Racial Equity & the Arts
Racial Equity & the Arts
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Last October, I jumped into a pilot project called Racial Equity in Arts Leadership (REAL) launched by the Metro Nashville Arts Commission, in partnership with Vanderbilt’s Curb Center for Art, Enterprise, & Public Policy. The creation of REAL was sparked by Metro Arts’ five-year strategic plan, which identifies the need to drive equity and inclusion in the arts sector. Earlier this year, working with Metro Arts and the Curb Center, consultant Jyoti Gupta conducted interviews with numerous local arts organizations and developed a white paper, “Holding the Mirror Up,” (read it here) that frames key observations and practices around Nashville’s cultural ecosystem related to racial equity. The results of Gupta’s findings helped guide conversations and exploration for the pilot REAL project, a cohort-based learning experience that focuses on key questions around how to cultivate diverse arts leadership, create authentic community partnerships, shift power, and address structural inequities endemic to pervasive systems of oppression in our city. Twenty arts & culture leaders in Nashville were selected to participate.
The REAL cohort meets monthly for moderated discussions about the role of racial equity in art creation and arts organizations with the goal of raising understanding and developing a peer network of leaders committed to identifying and addressing equity in their work. Joined by Gupta and Metro Arts’ Community Arts Coordinator, Cecilia Olusola Tribble, I represent Scarritt Bennett Center as a co-facilitator for the REAL sessions and as part of the curriculum design team responsible for designing each session.
This focus on racial equity in the arts draws from Seattle’s Office of Arts and Culture’s racial equity initiative (read more here). Seattle’s commitment revolves around two core beliefs: that “recommended solutions of the past, which have focused on diversity rather than racial equity, have not resulted in equitable access to opportunities and outcomes for artists and people of color nationally or locally,” and secondly, “addressing historic injustices is a vital component of achieving equity for communities of color.”
Another source of insight for this conversation is a keynote address presented on June 2, 2015 by Alternate ROOTS (read more here) Executive Director, Carlton Turner at the Grantmakers in the Arts (read more here) Racial Equity Forum in Atlanta, Georgia. In this address, Turner explains, “In this moment, in order for us to be able to talk about equity in the arts, inclusion, and diversity we must first frame where we are as a country and as a society and our national state of political unrest. We are at a critical point of opportunity and risk as a society.” About the role of the arts and creativity in promoting racial equity, he asks, “What would it look like if we relegated the next five generations to working together to challenging systemic oppression, developing new systems and cultural practices?” Take a few minutes to watch or read it here.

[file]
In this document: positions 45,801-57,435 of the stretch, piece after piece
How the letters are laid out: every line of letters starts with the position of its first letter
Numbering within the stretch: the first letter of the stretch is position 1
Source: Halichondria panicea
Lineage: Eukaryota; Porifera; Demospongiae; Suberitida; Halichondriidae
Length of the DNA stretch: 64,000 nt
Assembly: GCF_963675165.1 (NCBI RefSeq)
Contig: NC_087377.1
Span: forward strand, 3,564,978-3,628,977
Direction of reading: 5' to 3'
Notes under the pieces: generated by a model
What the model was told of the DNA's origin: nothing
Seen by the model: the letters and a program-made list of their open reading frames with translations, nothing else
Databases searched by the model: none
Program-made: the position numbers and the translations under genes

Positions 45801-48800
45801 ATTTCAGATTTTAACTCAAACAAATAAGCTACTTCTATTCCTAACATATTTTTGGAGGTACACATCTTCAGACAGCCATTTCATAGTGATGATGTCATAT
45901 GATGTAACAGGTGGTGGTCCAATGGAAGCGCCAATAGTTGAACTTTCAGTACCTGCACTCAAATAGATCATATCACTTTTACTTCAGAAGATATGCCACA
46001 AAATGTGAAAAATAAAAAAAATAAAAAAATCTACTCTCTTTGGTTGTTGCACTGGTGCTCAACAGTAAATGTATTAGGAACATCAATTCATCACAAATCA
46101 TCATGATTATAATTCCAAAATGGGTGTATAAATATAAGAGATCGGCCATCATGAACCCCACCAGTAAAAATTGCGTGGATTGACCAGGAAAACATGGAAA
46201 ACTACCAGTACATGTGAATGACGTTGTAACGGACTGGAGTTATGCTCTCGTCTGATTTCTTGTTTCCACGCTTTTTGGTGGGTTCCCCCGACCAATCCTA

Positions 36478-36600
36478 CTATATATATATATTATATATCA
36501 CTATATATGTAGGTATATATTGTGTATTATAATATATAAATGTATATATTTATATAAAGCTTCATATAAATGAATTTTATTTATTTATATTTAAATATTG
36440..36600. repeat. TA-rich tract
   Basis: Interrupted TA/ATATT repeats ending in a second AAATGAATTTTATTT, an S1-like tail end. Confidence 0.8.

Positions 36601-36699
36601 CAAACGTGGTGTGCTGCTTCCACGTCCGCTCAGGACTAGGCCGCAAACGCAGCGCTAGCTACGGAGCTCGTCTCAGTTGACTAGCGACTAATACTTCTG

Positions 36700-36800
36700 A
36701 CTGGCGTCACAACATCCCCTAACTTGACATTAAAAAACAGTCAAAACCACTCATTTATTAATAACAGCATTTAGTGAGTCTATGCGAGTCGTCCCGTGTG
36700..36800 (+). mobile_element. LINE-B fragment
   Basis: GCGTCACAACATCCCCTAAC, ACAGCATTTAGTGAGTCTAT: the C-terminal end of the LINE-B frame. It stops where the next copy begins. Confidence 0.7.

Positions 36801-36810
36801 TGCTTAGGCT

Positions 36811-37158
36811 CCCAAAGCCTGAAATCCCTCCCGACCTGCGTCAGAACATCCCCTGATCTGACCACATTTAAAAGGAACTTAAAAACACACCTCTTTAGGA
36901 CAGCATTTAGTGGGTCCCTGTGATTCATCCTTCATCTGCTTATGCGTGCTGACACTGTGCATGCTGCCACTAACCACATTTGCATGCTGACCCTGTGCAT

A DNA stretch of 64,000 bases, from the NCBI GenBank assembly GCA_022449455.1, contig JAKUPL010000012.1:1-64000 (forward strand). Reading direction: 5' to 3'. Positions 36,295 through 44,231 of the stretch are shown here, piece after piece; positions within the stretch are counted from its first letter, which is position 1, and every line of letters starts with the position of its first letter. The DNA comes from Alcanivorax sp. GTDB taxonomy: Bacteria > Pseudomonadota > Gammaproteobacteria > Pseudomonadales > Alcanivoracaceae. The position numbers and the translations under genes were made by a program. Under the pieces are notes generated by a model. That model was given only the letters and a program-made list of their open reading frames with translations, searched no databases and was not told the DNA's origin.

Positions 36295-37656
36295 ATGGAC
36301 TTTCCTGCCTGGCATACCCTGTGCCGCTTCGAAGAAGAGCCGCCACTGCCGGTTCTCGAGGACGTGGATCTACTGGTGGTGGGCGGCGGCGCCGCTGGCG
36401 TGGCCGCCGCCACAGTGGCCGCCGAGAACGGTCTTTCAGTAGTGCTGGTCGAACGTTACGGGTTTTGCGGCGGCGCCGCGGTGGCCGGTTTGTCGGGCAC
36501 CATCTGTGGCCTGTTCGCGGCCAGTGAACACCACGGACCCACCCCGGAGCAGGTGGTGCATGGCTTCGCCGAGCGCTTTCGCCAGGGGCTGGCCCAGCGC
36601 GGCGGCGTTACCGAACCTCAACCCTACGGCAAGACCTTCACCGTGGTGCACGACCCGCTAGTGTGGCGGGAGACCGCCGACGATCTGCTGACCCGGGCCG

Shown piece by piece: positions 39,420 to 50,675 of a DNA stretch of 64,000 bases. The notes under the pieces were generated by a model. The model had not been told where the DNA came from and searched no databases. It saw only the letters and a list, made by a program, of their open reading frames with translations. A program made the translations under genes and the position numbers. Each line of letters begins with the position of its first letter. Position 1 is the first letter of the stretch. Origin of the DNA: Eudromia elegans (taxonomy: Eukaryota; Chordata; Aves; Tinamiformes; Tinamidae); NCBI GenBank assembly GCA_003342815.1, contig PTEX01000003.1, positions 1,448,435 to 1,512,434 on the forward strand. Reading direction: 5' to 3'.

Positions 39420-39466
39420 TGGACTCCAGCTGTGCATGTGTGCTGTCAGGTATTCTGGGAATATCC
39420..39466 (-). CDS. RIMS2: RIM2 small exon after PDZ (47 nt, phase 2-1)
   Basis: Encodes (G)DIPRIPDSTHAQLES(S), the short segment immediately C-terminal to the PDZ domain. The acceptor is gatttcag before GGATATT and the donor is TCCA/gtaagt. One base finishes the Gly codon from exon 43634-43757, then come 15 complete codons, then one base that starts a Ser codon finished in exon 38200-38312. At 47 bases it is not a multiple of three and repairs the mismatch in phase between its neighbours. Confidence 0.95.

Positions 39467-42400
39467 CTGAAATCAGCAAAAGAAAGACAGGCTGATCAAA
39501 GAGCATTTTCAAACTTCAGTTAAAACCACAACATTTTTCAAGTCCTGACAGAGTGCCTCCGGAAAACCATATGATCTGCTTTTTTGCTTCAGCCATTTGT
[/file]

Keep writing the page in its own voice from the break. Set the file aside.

I believe in the power of culture and art to address structural racism in our city and look forward to what comes next…
Racial Equity in Arts Leadership members
- Nerissa Aquino, DancEast Workshop (DEW)
- Maryanna Clarke, Tennessee Women’s Theater Project
- Kelly Corcoran, Intersection
- Cynthia Frahm, Nashville Repertory
- Ellen Gilbert, Global Education Center
- Melissa Gordon, Project Return
- Ashley Howell, Frist Center for the Visual Arts
- Allison Inman, Belcourt Theatre
- Ovalla Jobe, Speak In Rhythm
- Courtney Adair Johnson, Seed Space
- Sharyn Mahoney, Nashville Ballet
- Michael McBride, Tennessee State University
- Teree McCormick, Tennessee Jazz and Blues Society
- Kathleen O’Brien, Tennessee Performing Arts Center
- Don Schlosser, Nashville in Harmony
- Noah Spiegel, Nashville Opera Association
- Alan Valentine, Nashville Symphony Association
- Shawn Whitsell, Southern Word, Inc.
- Levon Williams, National Museum of African American Music
- Mayra Yu, Casa de la Cultura Latino Americana
For more information, read the REAL project overview (here).
P.S. On January 13, 2016, Carlton Turner joined us for a public talk at the Nashville Opera Center. Watch the full talk here:
Introduction by Elizabeth Meadows, Assistant Director of the Curb Center at Vanderbilt. Video & Edit by Sam Boyette.
Marie Campbell is Assistant Director of Education at Scarritt Bennett Center. Marie coordinates the Belle H. Bennett fellowship, a 10-month residential program for young women discerning vocation at the intersection of social justice and spirituality. She earned a Masters of Divinity from Vanderbilt Divinity School and a B.A. in Sociology from Belmont University. Marie is passionate about cultural organizing and intersectional feminism. Contact Marie at firstname.lastname@example.org.